A 19-person delegation comprising processors and stakeholders from the cassava sector of Liberia have returned home after completing a one-week cassava study tour of Nigeria.The visit afforded them the opportunity to learn about Nigeria’s cassava sector success stories, the challenges involved and the ways to improve the cassava business to ensure sustainability in job creation and the improvement of food security.The tour was the second of its kind sponsored by the Liberia Agribusiness Development Activity (LADA). In November 2016, LADA sponsored a similar study tour in rice industrialization and commercialization in collaboration with the Ministry of Agriculture (MOA).The cassava study tour was supported by the Smallholder Agricultural Productivity Enhancement and Commercialization (SAPEC), a MOA project, sponsored by the African Development Bank and the World Bank.Cassava is a major crop cultivated by both small and large scale farmers in Liberia.Nigeria is the largest producer of cassava in the world and has taken major steps to industrialize and commercialize cassava production. Nigeria produces over 19% of the world production followed by Brazil, Thailand, Indonesia and the Democratic Republic of Congo.While in Nigeria the Liberian delegation visited a number of important institutions including FIIRO-Industrial Research Institute in Lagos, responsible for research on cassava utilization and processing; Psaltery International (Ado-Awaiye); Starch Factory and Eagleson Cassava (Iseyin, Oyo State), producer of high quality cassava flour, cassava starch, and gari.Another major establishment toured by the delegation was the Niji Lucas Enterprise (Ilero, Oyo State), producer of fabricated farming machineries, starch and high quality cassava flour. This enterprise also has a cassava plantation of over 4,000 acres. The team also visited the International Institute of Tropical Agriculture (IITA), a cassava research venture, to assess the different technologies available, and several food laboratories and cassava businesses in Lagos.The Liberia Agricultural Transformation Agenda (LATA) foresees that cassava will improve the livelihoods of rural people and boost the economy.“The cassava study tour was a great experience for us as processors. It gave us the opportunity to see how our country can use mechanized equipment to produce more cassava to sell on the market. We lack the capacity to produce more cassava as the production of the crop is still being done manually. Now that the government and international partners are working to procure modern equipment that will boost production, we are getting ready for the market,” said Angie Howard, proprietor of Falama Incorporated.Madam Howard stated that for Liberia to become successful in the cassava industry, the government must also introduce a policy that will enhance the production and processing of cassava.“We need a regulation that will require that every bread flour or bread produced in Liberia must contain 10 percent cassava to ensure increased market opportunity for both farmers and processors,” she stated.For her part, Gertrude Cooper of the New Generational Women Farmers in Clay Ashland, Montserrado County said: “We are very thankful to the government and LADA for affording us the opportunity to travel to Nigeria and experience how our country can boost cassava production to create jobs and end hunger.”Others inspect various cassava productsShare this:Click to share on Twitter (Opens in new window)Click to share on Facebook (Opens in new window)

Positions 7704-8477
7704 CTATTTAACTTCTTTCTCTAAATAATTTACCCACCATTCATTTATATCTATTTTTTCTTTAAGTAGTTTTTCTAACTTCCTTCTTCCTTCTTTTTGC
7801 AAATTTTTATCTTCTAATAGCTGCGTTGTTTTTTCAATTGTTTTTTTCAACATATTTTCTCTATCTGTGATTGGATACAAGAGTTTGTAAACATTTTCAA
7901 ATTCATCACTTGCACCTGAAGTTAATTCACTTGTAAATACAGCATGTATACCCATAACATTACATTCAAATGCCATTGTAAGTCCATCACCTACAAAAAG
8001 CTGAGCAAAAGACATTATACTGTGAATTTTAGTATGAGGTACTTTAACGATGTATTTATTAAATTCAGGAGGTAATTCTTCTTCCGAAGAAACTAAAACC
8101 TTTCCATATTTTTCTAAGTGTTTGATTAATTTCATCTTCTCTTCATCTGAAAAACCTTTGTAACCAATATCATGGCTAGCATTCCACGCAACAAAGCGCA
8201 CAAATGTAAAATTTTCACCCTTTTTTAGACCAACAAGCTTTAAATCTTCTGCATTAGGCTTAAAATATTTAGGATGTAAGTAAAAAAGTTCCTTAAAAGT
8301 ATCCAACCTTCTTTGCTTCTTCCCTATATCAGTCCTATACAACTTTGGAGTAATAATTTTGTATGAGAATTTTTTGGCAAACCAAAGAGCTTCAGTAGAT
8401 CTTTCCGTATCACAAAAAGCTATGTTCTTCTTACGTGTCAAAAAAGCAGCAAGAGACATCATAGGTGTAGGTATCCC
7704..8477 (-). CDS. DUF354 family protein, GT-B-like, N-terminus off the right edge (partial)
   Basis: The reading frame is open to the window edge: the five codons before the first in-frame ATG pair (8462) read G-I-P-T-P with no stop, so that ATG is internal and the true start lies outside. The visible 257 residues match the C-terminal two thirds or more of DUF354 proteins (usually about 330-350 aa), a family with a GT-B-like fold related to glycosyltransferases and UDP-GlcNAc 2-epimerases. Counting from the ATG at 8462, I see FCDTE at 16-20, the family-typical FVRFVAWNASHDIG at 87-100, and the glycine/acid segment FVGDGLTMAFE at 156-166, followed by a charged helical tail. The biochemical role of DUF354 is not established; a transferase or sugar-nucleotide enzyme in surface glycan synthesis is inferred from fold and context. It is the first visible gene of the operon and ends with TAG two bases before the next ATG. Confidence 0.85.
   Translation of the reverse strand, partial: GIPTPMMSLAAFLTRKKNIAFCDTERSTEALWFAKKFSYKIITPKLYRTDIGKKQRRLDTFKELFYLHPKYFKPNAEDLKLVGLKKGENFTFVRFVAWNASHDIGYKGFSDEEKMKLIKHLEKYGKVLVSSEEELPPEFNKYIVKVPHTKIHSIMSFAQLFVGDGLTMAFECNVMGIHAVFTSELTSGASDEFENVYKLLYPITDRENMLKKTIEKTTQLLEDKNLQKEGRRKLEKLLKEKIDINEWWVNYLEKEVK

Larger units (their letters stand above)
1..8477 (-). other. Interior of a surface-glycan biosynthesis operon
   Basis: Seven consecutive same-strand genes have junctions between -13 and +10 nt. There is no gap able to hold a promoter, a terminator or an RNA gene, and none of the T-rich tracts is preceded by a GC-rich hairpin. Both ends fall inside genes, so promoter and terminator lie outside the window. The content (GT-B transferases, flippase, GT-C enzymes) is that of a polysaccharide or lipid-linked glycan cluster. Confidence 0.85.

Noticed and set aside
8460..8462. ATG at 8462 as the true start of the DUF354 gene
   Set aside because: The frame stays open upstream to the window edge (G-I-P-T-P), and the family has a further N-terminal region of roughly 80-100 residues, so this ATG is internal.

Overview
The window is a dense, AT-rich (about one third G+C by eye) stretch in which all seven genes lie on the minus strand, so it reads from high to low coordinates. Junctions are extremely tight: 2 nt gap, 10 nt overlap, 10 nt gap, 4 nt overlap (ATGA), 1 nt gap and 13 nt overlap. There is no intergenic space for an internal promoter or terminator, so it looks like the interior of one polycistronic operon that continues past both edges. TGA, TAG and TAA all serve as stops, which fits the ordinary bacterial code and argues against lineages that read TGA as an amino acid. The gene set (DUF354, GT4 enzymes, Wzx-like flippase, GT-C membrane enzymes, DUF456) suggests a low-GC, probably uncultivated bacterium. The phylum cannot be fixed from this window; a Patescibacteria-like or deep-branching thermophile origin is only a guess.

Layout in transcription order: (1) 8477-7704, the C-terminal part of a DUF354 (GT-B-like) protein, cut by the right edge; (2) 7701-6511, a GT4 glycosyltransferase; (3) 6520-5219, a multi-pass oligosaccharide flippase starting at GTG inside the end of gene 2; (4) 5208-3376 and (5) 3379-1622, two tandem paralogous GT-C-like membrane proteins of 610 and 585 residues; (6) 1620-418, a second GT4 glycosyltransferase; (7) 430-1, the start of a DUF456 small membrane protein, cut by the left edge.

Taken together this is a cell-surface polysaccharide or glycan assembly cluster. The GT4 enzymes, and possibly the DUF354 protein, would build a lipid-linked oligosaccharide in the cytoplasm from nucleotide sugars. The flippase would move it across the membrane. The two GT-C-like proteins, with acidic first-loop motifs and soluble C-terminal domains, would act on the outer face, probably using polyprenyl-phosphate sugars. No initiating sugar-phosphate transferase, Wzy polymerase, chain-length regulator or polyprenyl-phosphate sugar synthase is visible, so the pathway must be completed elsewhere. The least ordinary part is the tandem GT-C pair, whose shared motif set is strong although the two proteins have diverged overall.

Elmets said the tribe will donate to the Contra Costa and Solano Community Food Bank in Concord. The Lytton Band and Gov. Arnold Schwarzenegger in August 2004 agreed on a 2,500-slot-machine casino from which the state, county and city would share 25 percent of the revenue. But concerns of traffic, gambling addiction and other potential problems soon kindled community opposition, and the Legislature balked at ratifying the compact. The tribe in March said it would back off and instead install electronic bingo terminals. The slots would bring in far more money, an estimated $600 million per year, so the tribe and its investors hope to revisit the compact eventually.160Want local news?Sign up for the Localist and stay informed Something went wrong. Please try again.subscribeCongratulations! You’re all set! OAKLAND – After making a televised plea for donations, the Alameda County Community Food Bank has turned down a $3,000 donation from the Lytton Band of Pomo Indians, operator of the Casino San Pablo. “It’s unbelievable that people who do not have to worry about having enough to eat on Thanksgiving, and who are in the business of providing food, are making decisions that deny assistance to those who have nothing,” tribal Chairwoman Margie Mejia said Friday. But food bank executive director Suzan Bateson said the decision had more to do with county lines than casino controversy. The food bank is affiliated with the America’s Second Harvest national food bank network, and Bateson said network regulations urge that donations from another affiliate’s service area be referred to that affiliate. AD Quality Auto 360p 720p 1080p Top articles1/5READ MOREBlues bury Kings early with four first-period goals “We’re sorry that the Lytton Band of Pomo Indians are upset – it was not our intent to upset them,” she said. “But their group is not located in our county. … Our service area is Alameda County, so we referred them to a food bank that is in Contra Costa County.” Tribal spokesman Doug Elmets disagreed. “She did not, nor did anybody in that organization, suggest to us in any way, shape or form that we contact the Contra Costa and Solano Community Food Bank. We did that on our own,” he said. Elmets said the food bank initially was enthusiastic about the proposed donation. But then development director Kris Jensen told him Thursday it would be rejected because “it’s a hot political issue.” Bateson said that didn’t happen.